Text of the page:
One of the primary things that agent-based modeling can contribute to the overall scientific conversation is pointing out where we have missing variables in our ontology of a situation or phenomenon. That’s the reason that external validation of models is so important, using those numbers we assign. It’s both why the Station Fire has been revisited so many times and why the dataset available for this fire is so important. Agent-based modeling is about operationalizing how we think people work, at whatever unit of analysis is most relevant to the scenario being explored. And if a model isn’t turning out results reasonably accurate to the situation being explored, it’s worth exploring the assumptions that shaped the model. ‘Reasonably accurate’ because modeling by its nature doesn’t account well for dramatic outliers. But looking at the overall results, divergence from observed reality can point to something foundational that’s underexplored. Fire evacuation research is home to excellent examples. Some models started with the assumption that people behave rationally, like Spearpoint’s (2012) network model of the Station Nightclub fire that had people use the closest exit. That model had zero casualties, as opposed to the hundred from the actual fire, so obviously it’s missing something in how people behave. This is one of the reasons that panic and the lack thereof is a recurrent conversation (Aguirre et al. 2011a; Johnson 1987; Johnson, Feinberg, and Johnston 1994; Torres 2010), because panic is an easy catchall amongst non-social scientists for irrational or poorly understood social behavior in an emergency situation. But since we have widely dismissed panic, and agent-based models of perfectly rational people are shown to be inaccurate, the models very clearly point out where we’re missing information as a field. Some element or elements of individual cognition is responsible for why people don’t behave perfectly rationally, and because agent-based models operate at that level, they highlight a specific and concrete gap.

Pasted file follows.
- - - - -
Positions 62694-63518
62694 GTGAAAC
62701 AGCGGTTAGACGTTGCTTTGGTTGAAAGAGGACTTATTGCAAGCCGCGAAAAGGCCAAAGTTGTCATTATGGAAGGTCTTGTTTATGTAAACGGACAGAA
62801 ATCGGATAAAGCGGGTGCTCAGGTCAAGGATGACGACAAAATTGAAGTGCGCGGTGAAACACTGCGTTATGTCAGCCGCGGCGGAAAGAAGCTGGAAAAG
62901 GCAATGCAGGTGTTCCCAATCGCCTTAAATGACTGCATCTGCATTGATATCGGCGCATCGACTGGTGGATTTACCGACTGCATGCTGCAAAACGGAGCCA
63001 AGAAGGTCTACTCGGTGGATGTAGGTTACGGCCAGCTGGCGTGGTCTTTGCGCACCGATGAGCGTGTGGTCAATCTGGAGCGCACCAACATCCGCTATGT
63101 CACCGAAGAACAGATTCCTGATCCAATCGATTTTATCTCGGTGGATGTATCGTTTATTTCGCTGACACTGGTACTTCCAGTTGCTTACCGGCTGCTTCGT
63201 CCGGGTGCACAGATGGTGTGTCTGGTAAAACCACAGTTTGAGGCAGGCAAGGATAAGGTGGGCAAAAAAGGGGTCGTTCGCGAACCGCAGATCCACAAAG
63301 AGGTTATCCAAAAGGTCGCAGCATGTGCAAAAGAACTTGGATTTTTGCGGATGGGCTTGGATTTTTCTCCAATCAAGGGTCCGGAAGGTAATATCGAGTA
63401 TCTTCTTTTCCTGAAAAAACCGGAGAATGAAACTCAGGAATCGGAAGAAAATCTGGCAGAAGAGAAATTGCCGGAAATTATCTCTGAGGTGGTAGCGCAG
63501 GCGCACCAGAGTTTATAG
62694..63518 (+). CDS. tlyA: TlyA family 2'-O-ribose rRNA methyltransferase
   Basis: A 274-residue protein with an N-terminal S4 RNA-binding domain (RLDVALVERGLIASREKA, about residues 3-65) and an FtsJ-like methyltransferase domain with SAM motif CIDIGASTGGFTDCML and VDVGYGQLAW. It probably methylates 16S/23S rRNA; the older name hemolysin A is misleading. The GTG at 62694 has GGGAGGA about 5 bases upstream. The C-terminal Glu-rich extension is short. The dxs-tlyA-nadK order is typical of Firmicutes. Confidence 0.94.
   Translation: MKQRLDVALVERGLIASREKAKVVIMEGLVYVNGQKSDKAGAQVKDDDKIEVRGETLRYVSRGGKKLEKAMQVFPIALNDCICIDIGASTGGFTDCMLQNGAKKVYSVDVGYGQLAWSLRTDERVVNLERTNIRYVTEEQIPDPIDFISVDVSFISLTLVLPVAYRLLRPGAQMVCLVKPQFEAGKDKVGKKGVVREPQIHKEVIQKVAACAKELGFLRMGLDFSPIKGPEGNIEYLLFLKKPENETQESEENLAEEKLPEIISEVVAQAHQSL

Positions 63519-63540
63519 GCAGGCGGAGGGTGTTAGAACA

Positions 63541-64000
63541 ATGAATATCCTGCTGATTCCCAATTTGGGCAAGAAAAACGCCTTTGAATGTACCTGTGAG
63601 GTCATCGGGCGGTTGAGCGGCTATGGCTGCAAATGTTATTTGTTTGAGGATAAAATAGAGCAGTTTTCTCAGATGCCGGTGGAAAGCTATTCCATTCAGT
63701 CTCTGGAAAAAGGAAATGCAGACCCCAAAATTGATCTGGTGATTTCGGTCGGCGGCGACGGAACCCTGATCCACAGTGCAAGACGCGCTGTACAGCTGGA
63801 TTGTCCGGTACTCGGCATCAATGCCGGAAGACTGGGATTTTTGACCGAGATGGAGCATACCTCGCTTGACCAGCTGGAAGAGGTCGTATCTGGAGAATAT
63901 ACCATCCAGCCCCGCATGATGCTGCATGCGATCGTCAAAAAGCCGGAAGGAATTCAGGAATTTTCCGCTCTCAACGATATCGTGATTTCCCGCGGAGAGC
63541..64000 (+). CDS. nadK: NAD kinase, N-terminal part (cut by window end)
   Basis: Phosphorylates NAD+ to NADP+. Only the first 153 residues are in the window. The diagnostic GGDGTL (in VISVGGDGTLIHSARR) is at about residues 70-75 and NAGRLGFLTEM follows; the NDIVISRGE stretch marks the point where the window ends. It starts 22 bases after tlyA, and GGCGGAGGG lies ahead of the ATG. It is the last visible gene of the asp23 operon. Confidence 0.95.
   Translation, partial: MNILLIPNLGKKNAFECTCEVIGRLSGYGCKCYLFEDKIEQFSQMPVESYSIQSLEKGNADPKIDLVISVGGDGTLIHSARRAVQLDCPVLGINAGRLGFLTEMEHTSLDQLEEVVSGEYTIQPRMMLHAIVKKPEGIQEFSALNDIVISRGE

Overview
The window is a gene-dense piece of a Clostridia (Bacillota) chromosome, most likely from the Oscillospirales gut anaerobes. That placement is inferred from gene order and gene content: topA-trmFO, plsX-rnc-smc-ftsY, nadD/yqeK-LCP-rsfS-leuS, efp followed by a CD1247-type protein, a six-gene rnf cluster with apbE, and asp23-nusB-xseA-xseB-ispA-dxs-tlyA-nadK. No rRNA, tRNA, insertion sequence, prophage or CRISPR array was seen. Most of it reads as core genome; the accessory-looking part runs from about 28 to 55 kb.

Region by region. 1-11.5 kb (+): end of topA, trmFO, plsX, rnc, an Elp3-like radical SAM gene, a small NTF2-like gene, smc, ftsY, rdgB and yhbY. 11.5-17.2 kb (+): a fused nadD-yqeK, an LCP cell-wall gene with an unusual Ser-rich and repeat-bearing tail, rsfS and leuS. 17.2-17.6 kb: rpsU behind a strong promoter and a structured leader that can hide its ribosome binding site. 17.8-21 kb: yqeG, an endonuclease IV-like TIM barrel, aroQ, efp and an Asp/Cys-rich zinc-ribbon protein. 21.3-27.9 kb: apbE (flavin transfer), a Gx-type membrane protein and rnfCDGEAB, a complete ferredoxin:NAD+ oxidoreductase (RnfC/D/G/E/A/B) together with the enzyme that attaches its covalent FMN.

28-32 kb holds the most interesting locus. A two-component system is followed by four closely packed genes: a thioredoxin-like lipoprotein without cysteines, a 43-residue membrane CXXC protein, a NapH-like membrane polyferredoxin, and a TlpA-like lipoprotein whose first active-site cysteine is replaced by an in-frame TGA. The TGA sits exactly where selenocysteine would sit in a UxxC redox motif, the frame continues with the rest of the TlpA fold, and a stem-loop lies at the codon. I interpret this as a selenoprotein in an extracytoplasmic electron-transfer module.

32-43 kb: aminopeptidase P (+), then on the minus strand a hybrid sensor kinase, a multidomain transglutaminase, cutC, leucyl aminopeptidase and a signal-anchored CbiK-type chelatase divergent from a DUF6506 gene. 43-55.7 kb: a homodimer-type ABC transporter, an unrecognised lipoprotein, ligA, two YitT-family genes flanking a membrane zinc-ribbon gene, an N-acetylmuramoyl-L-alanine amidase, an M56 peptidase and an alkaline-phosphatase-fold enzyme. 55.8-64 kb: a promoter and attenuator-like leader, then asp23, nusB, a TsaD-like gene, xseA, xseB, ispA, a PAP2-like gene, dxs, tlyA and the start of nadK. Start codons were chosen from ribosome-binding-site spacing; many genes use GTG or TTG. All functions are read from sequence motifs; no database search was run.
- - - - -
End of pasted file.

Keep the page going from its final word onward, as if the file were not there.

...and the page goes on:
For the specific research that we’re doing, group loyalty is the linchpin that we’re examining as an explanation for the behavior that goes beyond the rational. Sime (1985) found that people move towards the familiar, and that’s something we’re building on, taking it further to ask: how strong is that impetus? Do people ever decide a situation is so dangerous that they abandon affiliation for self-preservation? Aguirre et al found that distance from the rest of the group at the beginning of the fire was a primary determinant of survival (2011), and that stronger group ties correlated with more accurate predictive abilities in models: that these social and group factors matter specifically in this fire (2011b), so this current model is a matter of refining and quantifying an understanding of how these social factors come together.